The 2019 Tenant Fee Ban Explained
As a renter, the words ‘tenancy fee’ probably make you want to cover your ears and run back to your family home screaming. However, if you’ve resisted the urge to run away at the sight of the dreaded words then you might be aware that the Government have been discussing putting in place a Tenant Fee Ban (yes, BAN – you can stop screaming). This new legislation is now officially an Act of Parliament (hoorah for renters!).
You’re probably wondering what exactly a ‘Tenant Fee Ban Bill’ means and how this will affect you as a renter. The terminology can be confusing and it’s important you know your rights so that you’re not unlawfully charged. We’re here to answer all those niggling questions you have and make sure you’ve got the new legislation down to a T (for Tenant Fee ban).
What does the ‘Tenant Fee Ban’ mean?
The Tenant Fee Bill covers both a ban on letting fees (the costs incurred with a letting agent such as administration fees) and a cap on deposits. This applies to renting in the private sector and is applicable to all assured shorthold tenancies. This will include the majority of private properties and may include student accommodation. If you’re not sure what sort of tenancy you have, then use this tenancy checker.
When will letting fees be banned in the UK?
At the moment, the ban only applies to England, but Wales is well on the way to bringing the ban into place in the near future. Find out more about the future prospects of the Tenant Fee Ban Bill in Wales here.
Why has the Government introduced a Tenant Fee Ban?
The Government has introduced the Tenant Fee Act to ensure more transparency in the private renting sector by reducing hidden costs. The aim is to make renting more affordable and ensure that the price tags which you see online are a true representation of the cost of renting (Jessie J is wrong, when it comes to property, it is about the price tag).
The ban aims to adjust the favourable relationship between a letting agent and a renter, with the costs incurred when letting a property becoming the responsibility of the landlord instead of the renter.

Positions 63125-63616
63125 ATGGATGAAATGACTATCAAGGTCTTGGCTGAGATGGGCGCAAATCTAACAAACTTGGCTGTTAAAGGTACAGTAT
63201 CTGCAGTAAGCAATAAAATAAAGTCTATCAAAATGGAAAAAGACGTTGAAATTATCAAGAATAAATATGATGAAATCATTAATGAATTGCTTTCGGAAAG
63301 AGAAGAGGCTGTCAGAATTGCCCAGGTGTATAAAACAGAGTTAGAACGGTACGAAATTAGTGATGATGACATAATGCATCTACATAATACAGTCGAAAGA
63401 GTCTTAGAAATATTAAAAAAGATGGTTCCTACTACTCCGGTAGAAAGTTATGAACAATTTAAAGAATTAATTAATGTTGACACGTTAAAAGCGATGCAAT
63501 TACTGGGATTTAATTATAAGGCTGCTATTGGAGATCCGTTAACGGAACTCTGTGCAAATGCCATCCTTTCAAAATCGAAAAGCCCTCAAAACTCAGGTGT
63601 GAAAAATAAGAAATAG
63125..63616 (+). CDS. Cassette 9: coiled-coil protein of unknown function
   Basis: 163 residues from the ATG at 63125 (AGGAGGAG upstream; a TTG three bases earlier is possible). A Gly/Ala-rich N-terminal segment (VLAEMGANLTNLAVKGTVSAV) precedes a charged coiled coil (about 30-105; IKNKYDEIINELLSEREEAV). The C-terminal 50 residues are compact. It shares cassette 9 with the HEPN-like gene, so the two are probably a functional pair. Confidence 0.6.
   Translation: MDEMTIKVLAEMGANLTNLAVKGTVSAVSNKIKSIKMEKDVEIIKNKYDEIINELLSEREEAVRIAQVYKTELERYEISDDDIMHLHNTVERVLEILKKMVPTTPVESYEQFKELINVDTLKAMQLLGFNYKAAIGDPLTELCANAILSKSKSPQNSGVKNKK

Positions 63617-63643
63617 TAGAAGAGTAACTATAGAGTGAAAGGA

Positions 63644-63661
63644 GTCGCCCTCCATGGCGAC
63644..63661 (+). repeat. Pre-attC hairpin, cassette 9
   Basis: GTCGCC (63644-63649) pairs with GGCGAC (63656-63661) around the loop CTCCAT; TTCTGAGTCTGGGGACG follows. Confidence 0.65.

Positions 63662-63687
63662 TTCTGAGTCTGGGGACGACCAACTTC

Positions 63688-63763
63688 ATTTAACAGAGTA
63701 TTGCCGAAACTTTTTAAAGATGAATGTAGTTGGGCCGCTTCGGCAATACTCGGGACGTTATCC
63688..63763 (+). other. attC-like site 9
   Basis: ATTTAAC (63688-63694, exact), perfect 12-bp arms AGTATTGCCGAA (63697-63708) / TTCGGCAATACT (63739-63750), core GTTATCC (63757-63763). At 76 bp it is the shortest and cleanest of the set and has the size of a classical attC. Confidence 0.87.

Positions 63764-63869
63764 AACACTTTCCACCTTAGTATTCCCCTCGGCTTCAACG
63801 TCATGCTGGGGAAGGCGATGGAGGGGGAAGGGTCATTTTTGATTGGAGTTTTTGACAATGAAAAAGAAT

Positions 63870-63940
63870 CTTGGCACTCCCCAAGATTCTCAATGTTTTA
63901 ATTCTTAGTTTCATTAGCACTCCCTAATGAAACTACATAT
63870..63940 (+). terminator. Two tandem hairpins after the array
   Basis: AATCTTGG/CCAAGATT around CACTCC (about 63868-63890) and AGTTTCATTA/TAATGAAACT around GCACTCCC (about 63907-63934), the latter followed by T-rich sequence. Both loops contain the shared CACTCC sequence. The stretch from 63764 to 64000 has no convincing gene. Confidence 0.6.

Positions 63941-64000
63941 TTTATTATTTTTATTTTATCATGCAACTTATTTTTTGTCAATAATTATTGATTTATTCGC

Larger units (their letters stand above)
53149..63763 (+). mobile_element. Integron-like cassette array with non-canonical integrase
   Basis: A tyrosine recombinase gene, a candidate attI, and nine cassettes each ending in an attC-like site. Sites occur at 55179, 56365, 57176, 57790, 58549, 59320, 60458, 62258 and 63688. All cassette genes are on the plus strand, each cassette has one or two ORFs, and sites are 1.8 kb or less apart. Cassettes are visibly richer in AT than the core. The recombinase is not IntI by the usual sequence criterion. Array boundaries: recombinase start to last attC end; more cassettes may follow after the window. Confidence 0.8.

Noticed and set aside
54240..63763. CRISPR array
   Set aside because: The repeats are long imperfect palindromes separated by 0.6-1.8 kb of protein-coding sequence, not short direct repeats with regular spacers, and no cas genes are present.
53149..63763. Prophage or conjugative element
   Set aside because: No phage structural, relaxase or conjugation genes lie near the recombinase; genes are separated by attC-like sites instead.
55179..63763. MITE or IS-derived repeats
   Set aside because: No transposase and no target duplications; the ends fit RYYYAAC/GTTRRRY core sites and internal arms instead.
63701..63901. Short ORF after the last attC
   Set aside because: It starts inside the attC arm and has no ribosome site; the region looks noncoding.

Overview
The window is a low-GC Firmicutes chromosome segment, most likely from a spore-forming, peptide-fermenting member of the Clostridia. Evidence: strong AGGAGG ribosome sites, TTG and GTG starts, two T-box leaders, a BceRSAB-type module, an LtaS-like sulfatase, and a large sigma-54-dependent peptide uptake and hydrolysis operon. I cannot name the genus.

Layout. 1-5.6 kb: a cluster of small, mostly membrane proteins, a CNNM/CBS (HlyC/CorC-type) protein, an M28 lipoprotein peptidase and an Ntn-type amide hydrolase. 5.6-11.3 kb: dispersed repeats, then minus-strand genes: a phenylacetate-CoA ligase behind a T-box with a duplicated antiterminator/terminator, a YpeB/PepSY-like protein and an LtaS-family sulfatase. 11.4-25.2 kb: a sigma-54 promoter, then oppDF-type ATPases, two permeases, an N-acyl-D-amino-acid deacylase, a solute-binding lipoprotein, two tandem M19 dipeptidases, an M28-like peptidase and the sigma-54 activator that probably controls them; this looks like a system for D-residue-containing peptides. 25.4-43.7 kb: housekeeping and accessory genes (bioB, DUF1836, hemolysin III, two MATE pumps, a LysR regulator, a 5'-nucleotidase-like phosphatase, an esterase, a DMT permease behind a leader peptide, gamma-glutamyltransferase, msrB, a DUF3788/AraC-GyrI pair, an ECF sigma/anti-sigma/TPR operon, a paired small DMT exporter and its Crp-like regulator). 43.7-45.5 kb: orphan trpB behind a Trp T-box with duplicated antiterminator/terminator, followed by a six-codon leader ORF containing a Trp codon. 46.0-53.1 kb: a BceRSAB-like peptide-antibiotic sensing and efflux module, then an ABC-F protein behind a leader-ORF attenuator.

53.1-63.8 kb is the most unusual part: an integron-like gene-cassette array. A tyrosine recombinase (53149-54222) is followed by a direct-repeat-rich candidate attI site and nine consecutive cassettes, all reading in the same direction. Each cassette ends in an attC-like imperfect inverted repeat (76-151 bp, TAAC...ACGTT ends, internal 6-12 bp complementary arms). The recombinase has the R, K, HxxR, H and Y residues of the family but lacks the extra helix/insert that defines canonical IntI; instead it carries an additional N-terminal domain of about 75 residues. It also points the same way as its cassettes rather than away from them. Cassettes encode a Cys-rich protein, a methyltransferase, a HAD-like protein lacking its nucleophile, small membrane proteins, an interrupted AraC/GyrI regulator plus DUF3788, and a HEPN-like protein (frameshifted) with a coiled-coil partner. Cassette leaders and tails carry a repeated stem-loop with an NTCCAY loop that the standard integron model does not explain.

When does the Tenant Fee Ban start?
The Tenant Fee Ban is coming in on 1st June 2019. Any private properties rented after this date must comply with the new regulations proposed by the Tenant Fee Bill (provided they are shorthold tenancies). If the property has already been rented then the tenant may still be liable for costs (such as renewal fees) after this date. However, from 1st June 2020, any fees prohibited by the Tenant Fee Ban in both new and existing contracts, will not apply.
After the ban, what payments can I still be asked for?
The ban doesn’t mean you’ll be able to afford beautiful penthouses in central London using the spare coins left in your pocket (sigh). Although the cost of renting will be reduced, with the admin fees becoming the responsibility of the landlord and the deposit cap preventing extortionate deposit fees, you will still be responsible for certain costs.
The following payments will still be permitted after the Tenant Fee Ban:
- Holding deposit (refundable and no more than one weeks’ rent)
- Tenancy deposit (refundable and no more than six weeks’ rent)
- Variation to the tenancy agreement as requested by the tenant, such as changing a tenant (capped at £50 unless landlord can demonstrate a greater cost was incurred)
- Early termination of the tenancy as requested by the tenant
- Breakage or loss of property that breaches the contract and is the fault of the tenant (such as the cost of replacing a lost key)
What should I do if the letting agent hasn’t complied with the Tenant Fee Ban and I’ve been charged?
If your letting agent has taken a prohibited fee after 1st June 2019, then you must immediately request a refund. The letting agent will be liable to refund the cost within 28 days, after which they will be in breach of the ban. You can find individually tailored Tenant Fee Ban advice from ARLA (a regulatory body for letting agents) or free legal advice from your local Citizens Advice.
Tenant Fee Ban: The Key Points
- Ban on all new contracts begins on 1st June 2019
- Ban on new and existing contracts begins on 1st June 2020
- Bill covers a ban on letting fees and a cap on deposits
- Currently only applies to England, but with scope to extend to Wales
- Letting agent must refund fee within 28 days if prohibited payment has been taken